- We learn something every day, and lots of times it’s that what we learned the day before was wrong. Bill Vaughan
Graduate from the Dublin City University
Describing itself as a 'university that looks to the future,' Dublin City University (DCU) has been broadening the horizons of students on its lively campus since it opened in 1980.
A large expansion programme throughout 2015 and 2016 saw the incorporation of several colleges under the DCU umbrella, including St Patrick's College Drumcondra, Mater Dei Institute of Education and Church of Ireland College of Education.
With DCU’s expansion came an increase in its academic portfolio. The university offers a total of 70 taught programmes across Humanities and Social Sciences, Science and Health, Engineering and Computing and DCU Business School faculties including 10 different degrees in teacher education (DCU has established the first faculty of education in an Irish university).
Occupying a 72-acre site in the Glasnevin area, just north of Dublin itself. DCU is home to over 12,000 registered students, including full-time undergraduate and postgraduate students, as well as students doing distance learning.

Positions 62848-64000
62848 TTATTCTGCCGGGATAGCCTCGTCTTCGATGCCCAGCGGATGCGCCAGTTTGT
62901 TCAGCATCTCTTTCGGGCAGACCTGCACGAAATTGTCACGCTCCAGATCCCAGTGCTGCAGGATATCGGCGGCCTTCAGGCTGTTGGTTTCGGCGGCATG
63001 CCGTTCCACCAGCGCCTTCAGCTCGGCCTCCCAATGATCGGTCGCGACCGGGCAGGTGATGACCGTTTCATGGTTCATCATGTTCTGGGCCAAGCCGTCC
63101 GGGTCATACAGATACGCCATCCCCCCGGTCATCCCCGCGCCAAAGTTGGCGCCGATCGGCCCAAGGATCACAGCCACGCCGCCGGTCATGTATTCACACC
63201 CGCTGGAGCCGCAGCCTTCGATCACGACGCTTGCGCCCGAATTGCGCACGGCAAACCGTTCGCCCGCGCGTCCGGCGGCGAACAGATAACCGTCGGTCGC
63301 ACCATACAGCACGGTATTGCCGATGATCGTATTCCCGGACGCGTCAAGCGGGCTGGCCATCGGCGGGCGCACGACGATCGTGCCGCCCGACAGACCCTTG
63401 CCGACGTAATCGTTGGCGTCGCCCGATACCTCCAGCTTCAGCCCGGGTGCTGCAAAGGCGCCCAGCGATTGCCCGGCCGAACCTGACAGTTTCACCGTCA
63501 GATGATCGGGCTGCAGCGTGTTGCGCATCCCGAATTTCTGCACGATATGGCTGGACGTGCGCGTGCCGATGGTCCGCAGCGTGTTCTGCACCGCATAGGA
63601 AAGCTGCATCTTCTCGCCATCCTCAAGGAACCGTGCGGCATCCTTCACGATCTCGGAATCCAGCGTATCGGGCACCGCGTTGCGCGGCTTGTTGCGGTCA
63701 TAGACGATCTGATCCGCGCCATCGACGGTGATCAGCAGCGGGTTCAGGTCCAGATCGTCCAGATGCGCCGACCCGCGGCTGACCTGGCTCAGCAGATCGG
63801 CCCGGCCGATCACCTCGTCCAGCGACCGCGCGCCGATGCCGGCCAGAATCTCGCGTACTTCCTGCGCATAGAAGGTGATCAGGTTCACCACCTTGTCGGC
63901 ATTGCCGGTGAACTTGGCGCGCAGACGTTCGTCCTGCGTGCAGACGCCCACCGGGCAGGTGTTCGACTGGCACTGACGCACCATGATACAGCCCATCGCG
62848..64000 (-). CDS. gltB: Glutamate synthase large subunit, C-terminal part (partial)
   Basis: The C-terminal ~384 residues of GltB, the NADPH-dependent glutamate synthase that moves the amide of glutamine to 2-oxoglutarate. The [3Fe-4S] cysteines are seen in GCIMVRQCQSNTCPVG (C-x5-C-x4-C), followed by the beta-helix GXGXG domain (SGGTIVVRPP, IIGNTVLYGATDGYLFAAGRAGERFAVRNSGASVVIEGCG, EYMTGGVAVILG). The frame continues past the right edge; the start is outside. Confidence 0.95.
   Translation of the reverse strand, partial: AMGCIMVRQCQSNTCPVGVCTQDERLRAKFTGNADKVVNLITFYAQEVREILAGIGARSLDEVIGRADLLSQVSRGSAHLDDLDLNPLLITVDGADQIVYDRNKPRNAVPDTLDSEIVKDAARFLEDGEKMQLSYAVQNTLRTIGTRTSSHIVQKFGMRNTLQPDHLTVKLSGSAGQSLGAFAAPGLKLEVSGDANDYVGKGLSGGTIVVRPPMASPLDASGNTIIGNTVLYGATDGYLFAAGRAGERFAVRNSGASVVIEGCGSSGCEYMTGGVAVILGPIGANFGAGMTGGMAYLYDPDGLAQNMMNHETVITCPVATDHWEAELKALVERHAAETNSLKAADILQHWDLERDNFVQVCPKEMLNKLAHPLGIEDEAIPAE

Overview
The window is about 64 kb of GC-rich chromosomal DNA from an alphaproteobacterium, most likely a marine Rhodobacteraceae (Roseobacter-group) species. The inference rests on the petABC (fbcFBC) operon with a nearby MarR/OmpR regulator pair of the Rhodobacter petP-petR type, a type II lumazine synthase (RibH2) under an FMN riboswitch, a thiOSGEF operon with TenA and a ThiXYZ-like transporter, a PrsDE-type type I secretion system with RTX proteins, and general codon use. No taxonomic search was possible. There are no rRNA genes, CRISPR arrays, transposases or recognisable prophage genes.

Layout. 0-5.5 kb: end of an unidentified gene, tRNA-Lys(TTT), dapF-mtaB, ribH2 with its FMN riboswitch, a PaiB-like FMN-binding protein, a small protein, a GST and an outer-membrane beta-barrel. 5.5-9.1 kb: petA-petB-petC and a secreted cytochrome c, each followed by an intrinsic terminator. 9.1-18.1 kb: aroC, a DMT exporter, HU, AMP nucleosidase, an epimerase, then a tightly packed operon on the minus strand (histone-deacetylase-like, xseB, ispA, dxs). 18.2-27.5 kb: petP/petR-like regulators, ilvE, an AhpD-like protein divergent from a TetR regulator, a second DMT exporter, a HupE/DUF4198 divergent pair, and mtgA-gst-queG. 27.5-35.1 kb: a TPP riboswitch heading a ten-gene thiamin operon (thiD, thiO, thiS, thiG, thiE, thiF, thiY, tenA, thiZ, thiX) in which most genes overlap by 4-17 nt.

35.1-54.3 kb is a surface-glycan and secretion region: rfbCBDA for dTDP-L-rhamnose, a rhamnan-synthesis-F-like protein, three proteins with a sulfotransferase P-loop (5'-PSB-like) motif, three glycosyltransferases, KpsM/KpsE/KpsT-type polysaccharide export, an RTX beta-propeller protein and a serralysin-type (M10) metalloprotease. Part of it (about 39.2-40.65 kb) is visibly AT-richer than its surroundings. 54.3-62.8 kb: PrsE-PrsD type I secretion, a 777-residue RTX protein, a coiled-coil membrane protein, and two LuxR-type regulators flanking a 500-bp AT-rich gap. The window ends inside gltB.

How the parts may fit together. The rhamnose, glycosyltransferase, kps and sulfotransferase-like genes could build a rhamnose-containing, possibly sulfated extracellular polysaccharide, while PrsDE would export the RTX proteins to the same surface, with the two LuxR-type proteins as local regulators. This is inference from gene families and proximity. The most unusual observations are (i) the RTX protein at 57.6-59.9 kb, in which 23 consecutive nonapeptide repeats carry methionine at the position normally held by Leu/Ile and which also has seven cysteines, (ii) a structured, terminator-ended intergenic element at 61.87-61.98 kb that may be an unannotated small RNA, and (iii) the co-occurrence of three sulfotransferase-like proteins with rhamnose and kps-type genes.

The university boasts a number of Research and Enterprise Hubs that facilitate research partnerships between academics and external organisations.
It also comprises the John and Aileen O'Reilly library, with 400 workstations, 1,200 seats and 18 collaborative rooms. It bills itself as the first university library to put digital records on the same footing as books and journals, granting access to some 250,000 volumes, a number that is growing as technology improves.
Its campus also includes restaurants, a theatre and conference centre, a crèche and a university sports complex.
DCU's other major focus is business and enterprise: the university estimates 50,000 of their graduates are employed in significant positions within industry. It also prides itself on its USTART start-up accelerator programme, which supports students by lending them space and funding to launch their own businesses.
The university separately runs a series of summer schools as part of a 'DCU in the Community' programme. These involve public talks in the nearby area of Ballymun, on topics recently including social psychology, public speaking and mental health.